Healthy eating tips for eating out
Considering so many social gatherings are based around food, eating out can be difficult to avoid. Many people will eat at least a few meals out per week. The concern is that these meals are displacing foods in the diet that provide more nutrition and in a healthier form. Additionally, they can very easily contribute to weight gain and the excessive intake of nutrients that need to be eaten in moderation.
The tips below will assist you in making choices that can significantly reduce the calories, fat, sodium and sugar consumed when eating out. Strategies can be as easy as eating a meal slower or ordering an entree as a main (given that many entree dishes are generous in their servings). Save indulging for special occasions/ restaurants and be more conservative with your choices the rest of the time.
√ Water is the best option – tap or sparkling.
√ When choosing soft drink, choose a diet version, e.g. Coke Zero.
√ If you’re in the mood for juice, opt for blends that focus more on vegetables than fruit.
√ Ask for skim milk when drinking smoothies, milkshakes, tea and coffee.
√ Ask for the ice cream and/ or honey to be left out of milkshakes/ smoothies.
√ Tea is also a good option.
√ Plan in advance. Choose places to eat that serve some healthier options as well. If you don’t get a say in the restaurant, look at the menu before you go and work out the healthiest options.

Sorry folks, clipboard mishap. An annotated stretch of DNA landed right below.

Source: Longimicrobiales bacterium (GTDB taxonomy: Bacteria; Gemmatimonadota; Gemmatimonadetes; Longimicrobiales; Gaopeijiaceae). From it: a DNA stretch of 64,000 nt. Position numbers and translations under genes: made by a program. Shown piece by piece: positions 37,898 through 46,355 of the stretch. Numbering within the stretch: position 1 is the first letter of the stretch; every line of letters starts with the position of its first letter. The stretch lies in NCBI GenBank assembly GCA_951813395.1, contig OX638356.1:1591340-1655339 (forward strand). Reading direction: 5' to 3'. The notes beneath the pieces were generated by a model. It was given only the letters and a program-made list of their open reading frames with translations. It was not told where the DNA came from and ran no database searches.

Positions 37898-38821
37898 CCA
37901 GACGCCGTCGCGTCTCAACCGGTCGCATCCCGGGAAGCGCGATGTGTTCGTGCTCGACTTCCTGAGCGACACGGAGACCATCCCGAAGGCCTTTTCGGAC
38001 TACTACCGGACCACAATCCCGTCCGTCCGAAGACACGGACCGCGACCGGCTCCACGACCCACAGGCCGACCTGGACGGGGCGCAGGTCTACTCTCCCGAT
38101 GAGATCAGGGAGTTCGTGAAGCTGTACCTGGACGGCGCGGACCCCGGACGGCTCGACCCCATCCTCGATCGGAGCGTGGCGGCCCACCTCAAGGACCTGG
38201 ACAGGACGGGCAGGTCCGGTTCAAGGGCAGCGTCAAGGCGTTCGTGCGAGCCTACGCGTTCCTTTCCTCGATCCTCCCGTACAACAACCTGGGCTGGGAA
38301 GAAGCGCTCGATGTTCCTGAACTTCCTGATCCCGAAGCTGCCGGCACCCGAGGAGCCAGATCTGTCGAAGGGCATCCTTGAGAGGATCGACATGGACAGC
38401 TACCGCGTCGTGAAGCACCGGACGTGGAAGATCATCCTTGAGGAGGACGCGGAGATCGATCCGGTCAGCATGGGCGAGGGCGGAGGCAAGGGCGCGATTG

√ Have a snack before going out to eat. This will prevent you from feeling ravenous and eating a large quantity of food that is higher in energy and fat.
√ Limit alcohol. This will not only cut back on the calories but will likely prevent you from consuming more food than you otherwise would – people tend to eat more/ pick unhealthier options when they are drinking alcohol.
√ If complimentary bread is served, you do not have to eat it! If you are planning on eating a main meal, you will not need it anyway.
√ Skip the entree and dessert and focus on enjoying your main meal. Alternatively, share an entree and go for a lighter option, e.g. one that is not fried or covered in sauce.
√ Choose the dishes that come with lots of vegetables, e.g. stir-fries.
√ Keep it simple. Often the more basic meals are the better options, for example, steak with vegetables/ salad or grilled fish with vegetables/ salad.
√ Choose the salad or vegetable option over chips.
√ Order a side salad or vegetables to accompany your main meal. If your main is an energy dense one (pasta, pizza), fill up on the vegetables so you don’t eat as much of the main.
√ Avoid any foods that are fried, battered, in creamy sauces or include the word crispy!
√ Stop eating when you are satisfied. You do not need to consume the huge portion that you have been served.
√ Share desserts between two or more.
√ Do not over-do the side serve of rice.
√ Limit sauces/ dressings and do not scrape it up on to your food.
This article was written by our dietitian Belinda Elwin who is a Dietitians Association of Australia member and Accredited Practising Dietitian and Nutritionist.
If you have any questions about nutrition related issues, make an appointment with Belinda today. We‘ll provide you with a simple and effective routine targeted to your concerns. Contact us today!